“Without Limiting the Generality of the Foregoing”

I had such fun contemplating for the avoidance of doubt that I was inspired to move on to its very close relative, without limiting the generality of the foregoing (and the even clunkier without limitation of the generality of the foregoing). My verdict? That you should almost always be able to use a less ponderous alternative. Drafters use the phrase … Read More

“For the Avoidance of Doubt”

How’s this for a categorical statement: Never use for the avoidance of doubt. Sometimes a drafter will use this phrase in a contract to introduce language that seeks to clarify preceding language, usually by indicating that something either falls within or is excluded from the scope of the preceding language. In this context, for the avoidance of doubt says, in … Read More

Costly Drafting Errors, Part 1—Rogers Communications and Aliant

I have a particular interest in the real-world implications of indifferent drafting, so I’ve been contemplating doing an occasional series on drafting screw-ups that make the news. I was prompted to inaugurate this series by Bryan Sims, who was kind enough to point out to me this article from today’s issue of the Canadian newspaper the Globe and Mail regarding … Read More

The Bankruptcy Code’s Effect on a Drafter’s Ability to Restrict Assignment and Provide for Termination on Bankruptcy

Drafters should be aware of laws that can trump provisions of a given contract. A good example of this is the way the U.S. Bankruptcy Code can render unenforceable contract provisions that restrict assignment of rights under a contract or give a party the right to terminate if the other party files for bankruptcy. To improve my own knowledge, I … Read More


The issues of word choice that I discuss in MSCD are ones that drafters are likely to encounter repeatedly. In your day-to-day drafting, you’ll probably come across many other, quirkier issues. Here’s one I encountered today. I’m currently revising a software license agreement. It includes, in the section dealing with what’s meant to happen when the license terminates, the following … Read More

On Using a Two-Column Format

In MSCD, at 12.20, I say “the need to distinguish between sections, subsections, and enumerated clauses and sub-clauses means that using columns is not an option.” We’ll, it’s time to rethink that. I’ve been experimenting with a two-column version of the MSCD format, and it isn’t half bad. Click here for a PDF of one-page examples of the same text … Read More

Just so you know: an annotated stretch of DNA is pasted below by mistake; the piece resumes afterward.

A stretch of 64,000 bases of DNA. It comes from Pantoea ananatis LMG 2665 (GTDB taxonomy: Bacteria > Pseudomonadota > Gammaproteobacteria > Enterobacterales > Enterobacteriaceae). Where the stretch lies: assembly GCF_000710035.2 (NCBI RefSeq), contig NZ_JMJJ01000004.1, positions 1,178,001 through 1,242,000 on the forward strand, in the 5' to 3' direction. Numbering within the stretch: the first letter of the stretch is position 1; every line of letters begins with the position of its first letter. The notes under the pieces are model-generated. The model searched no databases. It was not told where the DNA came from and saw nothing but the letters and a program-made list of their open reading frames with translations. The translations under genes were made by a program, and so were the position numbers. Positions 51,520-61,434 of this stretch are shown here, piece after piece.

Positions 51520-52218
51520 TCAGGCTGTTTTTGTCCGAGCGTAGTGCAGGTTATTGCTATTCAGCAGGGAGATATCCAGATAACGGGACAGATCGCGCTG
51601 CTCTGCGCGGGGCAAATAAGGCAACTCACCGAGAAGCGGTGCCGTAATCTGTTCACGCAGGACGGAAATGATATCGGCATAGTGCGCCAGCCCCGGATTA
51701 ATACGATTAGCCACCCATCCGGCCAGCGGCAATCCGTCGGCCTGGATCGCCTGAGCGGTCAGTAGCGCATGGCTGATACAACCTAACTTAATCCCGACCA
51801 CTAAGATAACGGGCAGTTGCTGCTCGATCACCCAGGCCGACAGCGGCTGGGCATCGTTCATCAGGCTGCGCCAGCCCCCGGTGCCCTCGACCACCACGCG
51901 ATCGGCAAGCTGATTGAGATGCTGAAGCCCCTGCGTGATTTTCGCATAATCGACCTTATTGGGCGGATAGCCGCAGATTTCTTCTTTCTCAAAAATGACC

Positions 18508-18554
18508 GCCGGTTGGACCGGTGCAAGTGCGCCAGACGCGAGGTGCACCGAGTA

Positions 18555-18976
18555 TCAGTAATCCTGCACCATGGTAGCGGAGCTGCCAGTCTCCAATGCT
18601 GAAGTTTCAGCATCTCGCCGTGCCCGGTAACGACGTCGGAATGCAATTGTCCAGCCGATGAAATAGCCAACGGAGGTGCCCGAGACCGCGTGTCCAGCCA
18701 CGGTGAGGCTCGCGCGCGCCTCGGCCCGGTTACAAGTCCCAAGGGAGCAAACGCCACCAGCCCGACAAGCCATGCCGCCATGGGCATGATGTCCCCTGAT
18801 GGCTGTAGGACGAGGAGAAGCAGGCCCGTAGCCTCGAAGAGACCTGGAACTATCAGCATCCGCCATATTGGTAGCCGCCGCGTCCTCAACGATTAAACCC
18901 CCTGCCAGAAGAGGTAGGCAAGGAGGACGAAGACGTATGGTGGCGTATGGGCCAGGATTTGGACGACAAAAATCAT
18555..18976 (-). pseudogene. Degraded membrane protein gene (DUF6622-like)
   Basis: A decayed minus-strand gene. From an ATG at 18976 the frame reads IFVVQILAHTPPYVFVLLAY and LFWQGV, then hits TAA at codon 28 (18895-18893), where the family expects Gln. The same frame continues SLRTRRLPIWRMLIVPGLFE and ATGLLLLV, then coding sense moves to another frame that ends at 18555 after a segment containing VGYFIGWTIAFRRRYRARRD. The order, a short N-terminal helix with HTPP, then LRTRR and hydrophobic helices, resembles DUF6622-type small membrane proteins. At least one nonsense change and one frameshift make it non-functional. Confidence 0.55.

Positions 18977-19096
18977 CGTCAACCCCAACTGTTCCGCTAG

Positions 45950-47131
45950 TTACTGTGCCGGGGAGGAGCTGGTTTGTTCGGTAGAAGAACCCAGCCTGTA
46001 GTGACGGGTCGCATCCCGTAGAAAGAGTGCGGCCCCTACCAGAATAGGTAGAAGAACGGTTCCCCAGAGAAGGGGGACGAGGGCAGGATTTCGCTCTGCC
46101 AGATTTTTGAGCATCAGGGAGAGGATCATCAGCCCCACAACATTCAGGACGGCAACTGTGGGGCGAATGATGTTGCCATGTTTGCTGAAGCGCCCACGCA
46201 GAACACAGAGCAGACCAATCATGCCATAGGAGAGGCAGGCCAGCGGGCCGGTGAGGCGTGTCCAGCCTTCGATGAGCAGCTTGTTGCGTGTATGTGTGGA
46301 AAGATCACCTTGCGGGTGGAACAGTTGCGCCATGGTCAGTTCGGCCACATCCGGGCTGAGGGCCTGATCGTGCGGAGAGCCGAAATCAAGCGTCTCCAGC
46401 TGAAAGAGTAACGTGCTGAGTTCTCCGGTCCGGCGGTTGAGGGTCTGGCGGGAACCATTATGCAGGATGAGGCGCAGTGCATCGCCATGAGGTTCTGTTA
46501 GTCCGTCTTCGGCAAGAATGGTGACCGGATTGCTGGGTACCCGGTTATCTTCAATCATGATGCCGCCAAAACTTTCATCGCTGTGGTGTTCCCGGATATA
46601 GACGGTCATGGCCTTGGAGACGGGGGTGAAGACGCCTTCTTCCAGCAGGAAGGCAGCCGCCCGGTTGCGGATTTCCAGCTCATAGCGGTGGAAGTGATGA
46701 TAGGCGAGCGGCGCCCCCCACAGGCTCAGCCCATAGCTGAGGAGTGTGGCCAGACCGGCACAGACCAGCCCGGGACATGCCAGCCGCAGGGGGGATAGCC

Who Owns the Copyright?

My previous post on the contract drafter as copyright violator sidestepped a very pertinent question—under U.S. law, who owns the copyright in a contract that a law firm drafts for its client? Law Firm or Lawyer? This question has two parts. First, as between a law firm and the lawyer who drafts the contract, who owns the copyright? The answer … Read More

“Coupled with an Interest”

When I redraft a contract, part of the task involves coming up with language that is equivalent to, but clearer and more efficient than, what’s already there—I rationalize verb use and defined terms, eliminate redundant synonyms, and so on. These kinds of changes are straightforward enough—it’s the structural changes that require more thought. But sometimes I’ll come across a phrase … Read More

Readability Tests and the Contract Drafter

Earlier this year I redrafted a complex commercial agreement and sent it off to the client. I received in response a comment that I hadn’t expected at all—that the readability score for my draft was rather low. This caused me to scratch my head—I’d never given a moment’s though to readability tests. So I did some rooting around online. (Here’s … Read More

More on Rhetorical Emphasis

In MSCD (13.37–38) I briefly discuss “rhetorical emphasis”—adding verbiage to a provision not to change its meaning but to make it more emphatic. I suggest in MSCD that as a general matter you’re best off dispensing with rhetorical emphasis—the function of drafting is to state rules rather than convince anyone of anything. Nevertheless, one or more parties might feel more … Read More